Summary: The world’s richest monopolist loves to pretend that he is a representative of the world’s poorest and he pays selected people to play along with this illusion
The Gates Foundation is not only a good lesson regarding the weakness of the corporate media but also the corruptibility of blogs because some of these too have been hijacked by Gates, who gave them money with strings attached. We covered some examples of that before. By seeding money the way he does (over a million dollars per day just for media), Gates is making the poor speak like (and for) the rich, pretending that bribing journalists and creating strings for them is actually helpful. Here is an insult to journalists, courtesy of the Gates Foundation:
Here is an interesting strategy or tactic on the part of the Gates Foundation. Instead of sending Bill and Melinda out to answer recent valid criticism of the Foundation, they send Jeff Raikes. Who would dream of arguing with Jeff? He always says that everything is all right.
In defending the Foundation’s millions of dollars given to the press, Mr Raikes appears to call journalists “poor”. “We feel a very strong responsibility to enable the voice of the poor,” he said.
But wait. They are funding rich journalists too, not just poor ones to whom they provide training and instructions.
As one blog put it in the headline, “Is Gates Foundation Unethical Or Just Leading-Edge? See this post’s core argument:
Case in point: The Gates Foundation. In October 2010, its partnership (funding) with ABC was celebrated as a way to bring information about third-world illness to the forefront of public discussion despite the fact that newspapers everywhere were cutting overseas coverage.
Now, The Seattle Times is questioning the ethics of the Gates Foundation and of the news agencies benefitting from its largesse because “To garner attention for the issues it cares about, the foundation has invested millions in training programs for journalists. It funds research on the most effective ways to craft media messages.”
That’s called marketing. Also, advocacy. Getting the word out about social problems is an important aspect of advocacy, even if it means training reporters to uncover the stories that need telling.
The Gates Foundation is ramping up advocacy by giving money to those – yes, for-profits – who can really get the word out. As long as they don’t dictate the contents of the coverage, how is this wrong? Does it differ from hiring a for-profit ad agency to put together an ad campaign? Or paying an event-planner to put on a gala? It’s about giving money to professionals in the hope of getting the job done right.
Is receiving money from a foundation going to affect the content of the news any more than the proceeds from a big advertiser do? Ah, now that is the ethical question and it is one the news media, not the foundation, must answer. The article should investigate whether both sides of the stories about health initiatives in Africa were examined.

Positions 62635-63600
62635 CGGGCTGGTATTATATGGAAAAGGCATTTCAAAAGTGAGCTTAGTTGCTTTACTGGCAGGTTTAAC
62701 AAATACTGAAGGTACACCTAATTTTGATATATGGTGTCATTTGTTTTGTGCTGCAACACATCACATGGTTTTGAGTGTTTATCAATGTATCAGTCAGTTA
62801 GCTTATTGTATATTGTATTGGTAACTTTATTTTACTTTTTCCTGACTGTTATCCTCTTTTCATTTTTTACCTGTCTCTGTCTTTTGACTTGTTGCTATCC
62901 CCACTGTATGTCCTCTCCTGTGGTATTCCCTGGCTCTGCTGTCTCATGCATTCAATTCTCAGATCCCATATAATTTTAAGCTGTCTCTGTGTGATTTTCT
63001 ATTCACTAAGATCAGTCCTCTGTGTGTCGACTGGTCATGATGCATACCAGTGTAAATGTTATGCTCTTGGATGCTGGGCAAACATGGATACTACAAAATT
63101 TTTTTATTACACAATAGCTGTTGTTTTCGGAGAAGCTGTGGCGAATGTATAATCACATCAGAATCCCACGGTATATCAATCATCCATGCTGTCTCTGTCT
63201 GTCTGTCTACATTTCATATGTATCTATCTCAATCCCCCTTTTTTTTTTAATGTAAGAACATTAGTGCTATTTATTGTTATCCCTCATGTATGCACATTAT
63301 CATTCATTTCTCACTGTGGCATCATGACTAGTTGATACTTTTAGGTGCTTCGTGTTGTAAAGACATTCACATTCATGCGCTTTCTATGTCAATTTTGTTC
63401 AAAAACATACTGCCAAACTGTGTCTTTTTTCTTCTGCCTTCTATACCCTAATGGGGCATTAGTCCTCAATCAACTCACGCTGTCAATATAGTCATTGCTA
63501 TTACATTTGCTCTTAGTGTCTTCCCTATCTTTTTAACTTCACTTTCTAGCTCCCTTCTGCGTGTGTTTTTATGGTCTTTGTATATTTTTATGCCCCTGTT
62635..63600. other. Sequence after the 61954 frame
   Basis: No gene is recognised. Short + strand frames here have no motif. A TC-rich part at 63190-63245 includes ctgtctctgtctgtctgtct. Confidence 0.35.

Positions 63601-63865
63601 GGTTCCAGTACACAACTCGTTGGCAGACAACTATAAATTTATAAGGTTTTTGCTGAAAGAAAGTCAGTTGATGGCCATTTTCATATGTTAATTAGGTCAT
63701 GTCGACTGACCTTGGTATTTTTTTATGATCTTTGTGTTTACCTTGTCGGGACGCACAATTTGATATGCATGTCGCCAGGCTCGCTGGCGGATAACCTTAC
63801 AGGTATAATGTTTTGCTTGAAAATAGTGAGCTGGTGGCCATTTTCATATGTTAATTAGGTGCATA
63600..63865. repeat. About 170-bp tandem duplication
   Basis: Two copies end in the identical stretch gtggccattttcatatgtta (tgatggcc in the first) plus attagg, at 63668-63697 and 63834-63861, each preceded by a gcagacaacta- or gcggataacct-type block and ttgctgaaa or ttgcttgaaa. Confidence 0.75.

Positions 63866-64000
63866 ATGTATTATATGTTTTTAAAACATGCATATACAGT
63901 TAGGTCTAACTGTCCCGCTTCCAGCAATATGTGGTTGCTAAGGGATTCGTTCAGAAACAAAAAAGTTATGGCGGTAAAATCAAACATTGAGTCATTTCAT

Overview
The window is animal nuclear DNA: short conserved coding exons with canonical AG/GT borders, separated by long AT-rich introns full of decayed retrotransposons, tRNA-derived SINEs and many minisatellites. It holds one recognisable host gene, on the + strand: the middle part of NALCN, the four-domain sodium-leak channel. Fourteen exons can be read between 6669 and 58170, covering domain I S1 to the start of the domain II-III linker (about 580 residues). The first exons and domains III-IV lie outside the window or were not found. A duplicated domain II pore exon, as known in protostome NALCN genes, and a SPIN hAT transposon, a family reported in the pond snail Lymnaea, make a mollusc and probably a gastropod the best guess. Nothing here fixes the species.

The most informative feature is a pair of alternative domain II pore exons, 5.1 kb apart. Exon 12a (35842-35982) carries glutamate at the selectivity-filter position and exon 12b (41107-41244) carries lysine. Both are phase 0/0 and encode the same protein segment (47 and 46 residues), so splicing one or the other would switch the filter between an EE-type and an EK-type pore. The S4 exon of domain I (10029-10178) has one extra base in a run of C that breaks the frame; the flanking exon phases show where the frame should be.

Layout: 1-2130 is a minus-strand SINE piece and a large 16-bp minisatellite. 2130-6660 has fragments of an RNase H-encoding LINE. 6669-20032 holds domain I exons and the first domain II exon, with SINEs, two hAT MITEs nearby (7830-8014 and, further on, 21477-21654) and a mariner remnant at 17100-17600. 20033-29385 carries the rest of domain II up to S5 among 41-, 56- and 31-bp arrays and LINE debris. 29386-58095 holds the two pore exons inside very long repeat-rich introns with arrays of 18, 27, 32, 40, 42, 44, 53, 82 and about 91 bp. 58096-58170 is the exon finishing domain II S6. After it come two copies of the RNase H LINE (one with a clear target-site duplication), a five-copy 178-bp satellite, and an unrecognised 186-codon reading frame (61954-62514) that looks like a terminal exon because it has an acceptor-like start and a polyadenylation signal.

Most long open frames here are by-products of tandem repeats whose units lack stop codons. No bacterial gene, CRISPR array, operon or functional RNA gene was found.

Including whether the medical solutions supported by Gates are effective.
The article didn’t ask that question.
The tone of The Seattle Times article focused on criticizing the Gates Foundation for funding news reports, for partnering with a for-profit news organization, and for advocacy that is “ … essentially public relations: an attempt to influence decision-makers and sway public opinion. The ultimate goal is to boost funding and focus from governments … “
Remember that the Seattle Times too received money from Gates. This situation became so serious that even corporate press has begun giving it mainstream attention. FAIR complains too, and for those who do not know, FAIR is a highly regarded watchdog of journalism. To quote part of their assessment:
• Philanthropies have interests, too, that reporters are in the business of scrutinizing; but what if those deep pockets are bankrolling the show? The Bill and Melinda Gates Foundation pushes projects from genetic engineering to charter schools, among other things, so when ABC News formed a “partnership” with the Gates Foundation, to “offset” costs of a series on “global health problems and their potential solutions” (NYTimes.com, 10/6/10), ABC News president David Westin felt obliged to note that the network would decide where to go and what to cover—right before saying that news execs met with a Gates official to “pick his brain” about…where to go and what to cover.
Shocking. Or not. This is how sad things are. █